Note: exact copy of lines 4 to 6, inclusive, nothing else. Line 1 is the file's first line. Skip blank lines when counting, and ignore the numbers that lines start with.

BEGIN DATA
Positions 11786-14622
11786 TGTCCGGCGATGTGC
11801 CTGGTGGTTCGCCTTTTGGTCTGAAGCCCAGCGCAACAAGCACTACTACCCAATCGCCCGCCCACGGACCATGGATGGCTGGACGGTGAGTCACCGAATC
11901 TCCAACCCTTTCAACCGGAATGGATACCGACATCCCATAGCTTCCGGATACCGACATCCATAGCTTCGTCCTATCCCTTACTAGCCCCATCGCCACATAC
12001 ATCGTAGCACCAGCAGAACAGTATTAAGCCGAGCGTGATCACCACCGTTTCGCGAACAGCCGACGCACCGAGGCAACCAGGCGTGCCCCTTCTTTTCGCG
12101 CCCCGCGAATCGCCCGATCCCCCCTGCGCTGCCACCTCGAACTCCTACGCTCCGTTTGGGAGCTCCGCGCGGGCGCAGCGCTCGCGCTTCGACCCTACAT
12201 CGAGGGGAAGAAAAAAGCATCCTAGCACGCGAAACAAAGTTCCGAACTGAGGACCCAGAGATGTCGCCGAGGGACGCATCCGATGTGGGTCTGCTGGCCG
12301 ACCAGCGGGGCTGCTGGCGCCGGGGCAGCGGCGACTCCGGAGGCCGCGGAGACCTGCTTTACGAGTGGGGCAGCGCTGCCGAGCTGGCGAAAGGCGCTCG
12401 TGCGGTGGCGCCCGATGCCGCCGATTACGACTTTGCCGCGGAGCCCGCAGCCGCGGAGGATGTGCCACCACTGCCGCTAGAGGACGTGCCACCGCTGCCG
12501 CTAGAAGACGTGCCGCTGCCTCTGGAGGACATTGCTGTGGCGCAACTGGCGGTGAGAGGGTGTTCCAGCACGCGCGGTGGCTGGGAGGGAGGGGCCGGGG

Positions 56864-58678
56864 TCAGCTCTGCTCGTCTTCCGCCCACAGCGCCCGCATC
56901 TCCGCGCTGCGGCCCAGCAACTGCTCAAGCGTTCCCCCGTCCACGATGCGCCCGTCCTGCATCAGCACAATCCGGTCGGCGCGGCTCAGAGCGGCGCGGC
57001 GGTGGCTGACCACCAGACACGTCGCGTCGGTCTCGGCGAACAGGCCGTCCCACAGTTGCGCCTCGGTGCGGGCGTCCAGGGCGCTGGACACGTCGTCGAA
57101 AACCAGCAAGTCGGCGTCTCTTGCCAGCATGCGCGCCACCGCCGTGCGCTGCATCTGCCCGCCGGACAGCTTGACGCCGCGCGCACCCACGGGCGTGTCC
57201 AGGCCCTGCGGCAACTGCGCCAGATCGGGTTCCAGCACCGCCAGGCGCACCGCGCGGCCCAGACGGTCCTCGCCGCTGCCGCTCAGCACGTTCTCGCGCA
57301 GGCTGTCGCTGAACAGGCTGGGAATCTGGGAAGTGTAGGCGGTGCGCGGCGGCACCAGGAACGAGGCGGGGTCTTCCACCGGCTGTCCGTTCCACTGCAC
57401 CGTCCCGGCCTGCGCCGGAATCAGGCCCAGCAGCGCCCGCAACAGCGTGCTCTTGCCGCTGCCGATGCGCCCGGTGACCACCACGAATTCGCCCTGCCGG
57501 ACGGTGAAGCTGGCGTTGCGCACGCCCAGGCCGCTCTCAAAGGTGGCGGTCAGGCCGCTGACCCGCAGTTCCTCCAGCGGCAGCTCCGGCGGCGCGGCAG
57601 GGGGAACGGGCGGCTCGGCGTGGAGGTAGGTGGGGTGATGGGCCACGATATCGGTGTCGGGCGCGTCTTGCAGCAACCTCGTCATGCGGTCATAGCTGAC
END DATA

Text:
11901 TCCAACCCTTTCAACCGGAATGGATACCGACATCCCATAGCTTCCGGATACCGACATCCATAGCTTCGTCCTATCCCTTACTAGCCCCATCGCCACATAC
12001 ATCGTAGCACCAGCAGAACAGTATTAAGCCGAGCGTGATCACCACCGTTTCGCGAACAGCCGACGCACCGAGGCAACCAGGCGTGCCCCTTCTTTTCGCG
12101 CCCCGCGAATCGCCCGATCCCCCCTGCGCTGCCACCTCGAACTCCTACGCTCCGTTTGGGAGCTCCGCGCGGGCGCAGCGCTCGCGCTTCGACCCTACAT